Let me illustrate, Lvi- Strauss creates a dialogue with his materials and how best to use them. He asks how the process of discovery leads to making meaning, and then he tracks that process. What he does not do is lay down the path of what that meaning will be beforehand. So semiotics calls for teachers, anthropologists and students to construct personal meaning from actions. This is a reversal of the traditional curriculum process, and of traditional teaching and learning practices. In semiotics learning becomes a creative act shaped by the intentions of the learner and also by language and social and psychological factors. In Tropics of Teaching, Tochon describes semiotics as the ethical element of teaching. It is what good, experienced teachers do when they care for their students. They become flexible in their pedagogical practice. This ethical quality is highly prized by our society but for the most part it has not been addressed in faculties of education or in school classrooms. The reason for the split between theory and practice, Tochon says, is that we have forgotten that teaching is the mirror to the soul and not based upon the rational reflection of how to make things fit (p. 132).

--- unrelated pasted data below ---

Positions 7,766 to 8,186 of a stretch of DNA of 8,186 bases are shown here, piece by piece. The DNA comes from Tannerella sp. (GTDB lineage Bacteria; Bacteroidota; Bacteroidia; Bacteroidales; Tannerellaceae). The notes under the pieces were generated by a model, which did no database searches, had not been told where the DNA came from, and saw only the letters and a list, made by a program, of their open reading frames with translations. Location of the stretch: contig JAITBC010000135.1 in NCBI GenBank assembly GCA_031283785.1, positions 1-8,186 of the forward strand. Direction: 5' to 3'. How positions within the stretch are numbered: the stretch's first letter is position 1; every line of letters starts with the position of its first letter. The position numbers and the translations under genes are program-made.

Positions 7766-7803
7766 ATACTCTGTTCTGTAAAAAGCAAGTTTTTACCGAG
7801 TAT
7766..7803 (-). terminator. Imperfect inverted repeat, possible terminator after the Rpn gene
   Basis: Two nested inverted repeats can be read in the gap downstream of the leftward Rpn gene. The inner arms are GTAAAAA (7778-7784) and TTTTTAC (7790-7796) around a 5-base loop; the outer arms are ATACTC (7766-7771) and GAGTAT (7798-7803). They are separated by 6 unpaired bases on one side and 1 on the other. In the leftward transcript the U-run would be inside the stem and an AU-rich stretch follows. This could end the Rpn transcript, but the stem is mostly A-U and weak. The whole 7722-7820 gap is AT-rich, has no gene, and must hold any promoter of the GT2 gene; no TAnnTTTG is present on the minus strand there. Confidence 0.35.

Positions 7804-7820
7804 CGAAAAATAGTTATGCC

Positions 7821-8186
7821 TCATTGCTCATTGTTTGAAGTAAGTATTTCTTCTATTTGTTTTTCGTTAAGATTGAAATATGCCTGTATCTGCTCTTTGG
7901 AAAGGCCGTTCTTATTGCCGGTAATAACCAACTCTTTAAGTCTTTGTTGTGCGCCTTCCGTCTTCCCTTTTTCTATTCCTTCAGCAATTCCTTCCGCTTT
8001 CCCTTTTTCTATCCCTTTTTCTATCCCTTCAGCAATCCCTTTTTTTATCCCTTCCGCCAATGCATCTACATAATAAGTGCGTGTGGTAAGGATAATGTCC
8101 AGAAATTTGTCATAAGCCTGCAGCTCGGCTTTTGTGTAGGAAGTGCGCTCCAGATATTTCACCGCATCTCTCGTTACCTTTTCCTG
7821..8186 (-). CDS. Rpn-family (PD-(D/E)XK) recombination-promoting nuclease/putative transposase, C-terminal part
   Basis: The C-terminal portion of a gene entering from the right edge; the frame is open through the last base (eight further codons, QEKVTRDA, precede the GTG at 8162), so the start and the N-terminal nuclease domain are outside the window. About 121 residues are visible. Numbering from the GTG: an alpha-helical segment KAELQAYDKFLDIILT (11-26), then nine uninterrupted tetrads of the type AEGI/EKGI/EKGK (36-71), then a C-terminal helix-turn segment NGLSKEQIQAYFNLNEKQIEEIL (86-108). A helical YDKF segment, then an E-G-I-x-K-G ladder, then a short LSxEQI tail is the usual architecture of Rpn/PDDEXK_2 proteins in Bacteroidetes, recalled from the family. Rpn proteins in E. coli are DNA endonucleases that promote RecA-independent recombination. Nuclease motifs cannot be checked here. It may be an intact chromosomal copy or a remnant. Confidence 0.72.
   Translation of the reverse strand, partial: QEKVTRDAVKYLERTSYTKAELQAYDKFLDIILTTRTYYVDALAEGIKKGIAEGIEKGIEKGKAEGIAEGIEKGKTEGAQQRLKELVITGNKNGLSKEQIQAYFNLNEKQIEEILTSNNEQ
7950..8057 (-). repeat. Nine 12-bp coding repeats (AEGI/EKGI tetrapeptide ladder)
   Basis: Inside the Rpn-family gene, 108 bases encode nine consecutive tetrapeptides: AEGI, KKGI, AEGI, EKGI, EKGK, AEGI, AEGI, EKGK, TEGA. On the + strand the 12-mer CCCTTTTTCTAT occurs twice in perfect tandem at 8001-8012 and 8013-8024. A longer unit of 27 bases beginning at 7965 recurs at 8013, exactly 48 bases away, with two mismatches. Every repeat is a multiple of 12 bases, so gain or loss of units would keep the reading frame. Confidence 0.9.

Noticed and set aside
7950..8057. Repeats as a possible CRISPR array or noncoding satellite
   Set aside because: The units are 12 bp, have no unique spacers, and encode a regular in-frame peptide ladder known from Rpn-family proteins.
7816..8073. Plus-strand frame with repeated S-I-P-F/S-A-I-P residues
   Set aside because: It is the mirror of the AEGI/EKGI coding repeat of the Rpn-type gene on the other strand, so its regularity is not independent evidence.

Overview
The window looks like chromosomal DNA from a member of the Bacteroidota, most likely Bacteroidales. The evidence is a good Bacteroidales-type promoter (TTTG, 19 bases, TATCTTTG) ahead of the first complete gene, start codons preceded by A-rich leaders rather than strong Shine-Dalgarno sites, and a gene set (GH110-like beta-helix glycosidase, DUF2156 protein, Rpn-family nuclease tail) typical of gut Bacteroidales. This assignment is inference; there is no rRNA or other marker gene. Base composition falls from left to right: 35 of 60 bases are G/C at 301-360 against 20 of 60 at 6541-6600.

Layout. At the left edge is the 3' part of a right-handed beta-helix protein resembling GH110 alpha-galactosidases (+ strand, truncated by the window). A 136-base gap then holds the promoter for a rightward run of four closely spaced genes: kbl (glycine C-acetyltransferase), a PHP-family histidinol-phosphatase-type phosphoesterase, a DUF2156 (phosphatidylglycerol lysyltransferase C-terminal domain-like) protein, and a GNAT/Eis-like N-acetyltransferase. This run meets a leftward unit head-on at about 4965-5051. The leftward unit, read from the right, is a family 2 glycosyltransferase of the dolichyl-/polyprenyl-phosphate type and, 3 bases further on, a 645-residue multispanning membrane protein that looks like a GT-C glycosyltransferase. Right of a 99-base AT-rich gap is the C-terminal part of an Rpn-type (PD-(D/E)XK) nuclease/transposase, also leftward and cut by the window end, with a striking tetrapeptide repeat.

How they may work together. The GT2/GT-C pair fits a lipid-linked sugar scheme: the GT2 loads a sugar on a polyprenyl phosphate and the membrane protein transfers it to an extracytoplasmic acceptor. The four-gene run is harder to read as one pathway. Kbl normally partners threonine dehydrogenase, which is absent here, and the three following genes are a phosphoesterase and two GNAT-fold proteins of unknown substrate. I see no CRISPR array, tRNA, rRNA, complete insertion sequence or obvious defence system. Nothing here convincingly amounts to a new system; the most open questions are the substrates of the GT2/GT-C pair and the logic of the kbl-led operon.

Tochon says that we have further confused the meaning of such key concepts as word and actions, ideology and change, economics and education, and that we have lost touch with what is most important: contact. Contact occurs during a conversation between teacher and student when it is based upon a bottom-up discovery of the learning process. It is not a prescribed path to defined ends. Tochon is telling us is that teaching is the art of translating signs from art to poetry and beyond. This world is not just found in books, computers or audio-video material.

In the same way meaning is not simply transmitted to us. We actively create it according to a complex interplay of codes, of which we are unaware. I think this point is vital. University education, in particular, is often accused of not preparing students for the real world. Given my description above I think we could say that too often teaching does not touch base in order for us to understand signs. In many cases if signs are learned they are not made explicit and therefore no real meaning is made. Too often students pick up meanings implicitly and the pedagogical moment has been lost.